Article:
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No One Immune To Newspaper Woes

(AP)
Amid all the bad news for the newspaper business recently, the Washington Post has appeared almost to rise above it all. With a vibrant and dynamic Web site attached to a paper doing truly good journalistic work, you could forgive observers for thinking they were weathering the storm better than most. That's why a new memo from executive editor Len Downie has media gazers buzzing this morning with news of some significant changes at the Post. Editor & Publisher got hold of the memo and reports on the new direction:
This includes a plan to "shrink" the newsroom. "tightening up the paper's news hole," cracking down on story length and moving reporters and editors "within and among staffs." The Post is now suffering from regular circulation declines.

Downie called it nothing less than an "opportunity to transform journalism for a new era." He added that it is "the most important change that I will lead as executive editor. It reminds me of my early days in the newsroom, when Ben Bradlee began boldly transforming the paper during the 1960s and 1970s."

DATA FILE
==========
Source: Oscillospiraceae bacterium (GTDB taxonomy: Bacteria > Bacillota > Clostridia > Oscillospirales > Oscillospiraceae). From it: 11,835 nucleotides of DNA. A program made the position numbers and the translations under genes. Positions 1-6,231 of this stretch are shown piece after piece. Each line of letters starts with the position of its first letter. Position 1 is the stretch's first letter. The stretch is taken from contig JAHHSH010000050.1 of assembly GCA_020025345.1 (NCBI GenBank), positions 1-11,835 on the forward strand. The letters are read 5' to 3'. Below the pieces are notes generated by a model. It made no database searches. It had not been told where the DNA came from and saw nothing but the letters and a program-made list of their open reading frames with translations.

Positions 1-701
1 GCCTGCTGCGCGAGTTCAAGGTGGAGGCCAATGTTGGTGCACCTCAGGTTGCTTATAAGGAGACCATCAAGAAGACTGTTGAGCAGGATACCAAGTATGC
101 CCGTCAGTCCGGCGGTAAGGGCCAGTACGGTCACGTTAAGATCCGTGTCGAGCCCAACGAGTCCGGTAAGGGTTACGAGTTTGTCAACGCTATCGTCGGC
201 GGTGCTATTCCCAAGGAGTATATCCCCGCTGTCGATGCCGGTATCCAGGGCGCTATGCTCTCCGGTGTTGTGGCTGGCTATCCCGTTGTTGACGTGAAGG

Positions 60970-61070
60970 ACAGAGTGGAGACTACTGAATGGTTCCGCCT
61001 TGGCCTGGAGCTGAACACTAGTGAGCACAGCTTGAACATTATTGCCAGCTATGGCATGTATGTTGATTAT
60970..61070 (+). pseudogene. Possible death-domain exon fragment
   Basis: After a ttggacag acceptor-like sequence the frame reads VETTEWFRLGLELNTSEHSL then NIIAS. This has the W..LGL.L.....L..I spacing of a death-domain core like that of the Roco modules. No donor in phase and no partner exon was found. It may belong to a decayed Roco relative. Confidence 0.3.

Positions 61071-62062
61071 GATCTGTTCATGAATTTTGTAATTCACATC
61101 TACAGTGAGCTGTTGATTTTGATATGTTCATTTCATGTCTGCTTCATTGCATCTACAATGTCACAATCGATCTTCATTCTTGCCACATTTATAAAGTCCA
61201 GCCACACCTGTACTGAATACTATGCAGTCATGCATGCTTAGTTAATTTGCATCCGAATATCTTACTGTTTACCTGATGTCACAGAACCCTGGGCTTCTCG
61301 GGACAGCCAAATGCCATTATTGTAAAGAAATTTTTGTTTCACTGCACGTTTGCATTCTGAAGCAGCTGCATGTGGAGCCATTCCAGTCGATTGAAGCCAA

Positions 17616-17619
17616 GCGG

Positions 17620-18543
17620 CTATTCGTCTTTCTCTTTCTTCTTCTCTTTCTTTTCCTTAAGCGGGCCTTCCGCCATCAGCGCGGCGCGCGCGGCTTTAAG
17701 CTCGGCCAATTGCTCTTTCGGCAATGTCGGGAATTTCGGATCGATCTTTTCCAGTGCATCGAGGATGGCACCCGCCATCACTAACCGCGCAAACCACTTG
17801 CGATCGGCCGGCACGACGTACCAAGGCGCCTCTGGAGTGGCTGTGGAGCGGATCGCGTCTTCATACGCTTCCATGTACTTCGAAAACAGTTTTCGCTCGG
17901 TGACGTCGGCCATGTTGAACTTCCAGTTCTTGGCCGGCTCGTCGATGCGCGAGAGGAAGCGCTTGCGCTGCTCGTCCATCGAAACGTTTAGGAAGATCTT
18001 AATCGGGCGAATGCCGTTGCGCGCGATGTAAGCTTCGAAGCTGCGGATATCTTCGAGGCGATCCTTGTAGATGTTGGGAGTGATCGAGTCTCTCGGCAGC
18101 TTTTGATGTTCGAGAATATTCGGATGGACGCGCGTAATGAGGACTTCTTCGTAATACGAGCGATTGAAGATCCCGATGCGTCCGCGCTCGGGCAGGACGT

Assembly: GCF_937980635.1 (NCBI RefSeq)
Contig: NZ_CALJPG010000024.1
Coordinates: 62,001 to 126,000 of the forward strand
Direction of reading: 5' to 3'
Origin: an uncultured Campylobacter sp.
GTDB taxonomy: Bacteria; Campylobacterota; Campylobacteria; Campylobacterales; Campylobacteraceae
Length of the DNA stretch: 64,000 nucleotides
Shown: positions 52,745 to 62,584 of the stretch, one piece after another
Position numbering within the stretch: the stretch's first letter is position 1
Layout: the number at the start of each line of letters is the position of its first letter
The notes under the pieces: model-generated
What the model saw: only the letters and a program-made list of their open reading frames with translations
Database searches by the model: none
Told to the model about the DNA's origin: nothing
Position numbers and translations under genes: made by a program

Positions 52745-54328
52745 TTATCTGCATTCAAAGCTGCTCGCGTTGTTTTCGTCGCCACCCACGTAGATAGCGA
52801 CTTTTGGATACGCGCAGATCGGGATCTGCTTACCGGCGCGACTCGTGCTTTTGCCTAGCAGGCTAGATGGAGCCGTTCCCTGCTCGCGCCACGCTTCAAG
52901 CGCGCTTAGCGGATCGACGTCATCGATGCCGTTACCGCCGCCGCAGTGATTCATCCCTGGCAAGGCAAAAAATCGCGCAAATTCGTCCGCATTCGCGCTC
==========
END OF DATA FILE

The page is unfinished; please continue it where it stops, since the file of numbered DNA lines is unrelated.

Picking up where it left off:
In explaining the bold plan, Downie wrote: "We are not just cutting costs. We believe that everything we are doing will make the newspaper stronger and increase readership of the printed paper and washingtonpost.com.

"We are re-directing newsroom staff and resources to our highest priority journalism in print and on the Web....


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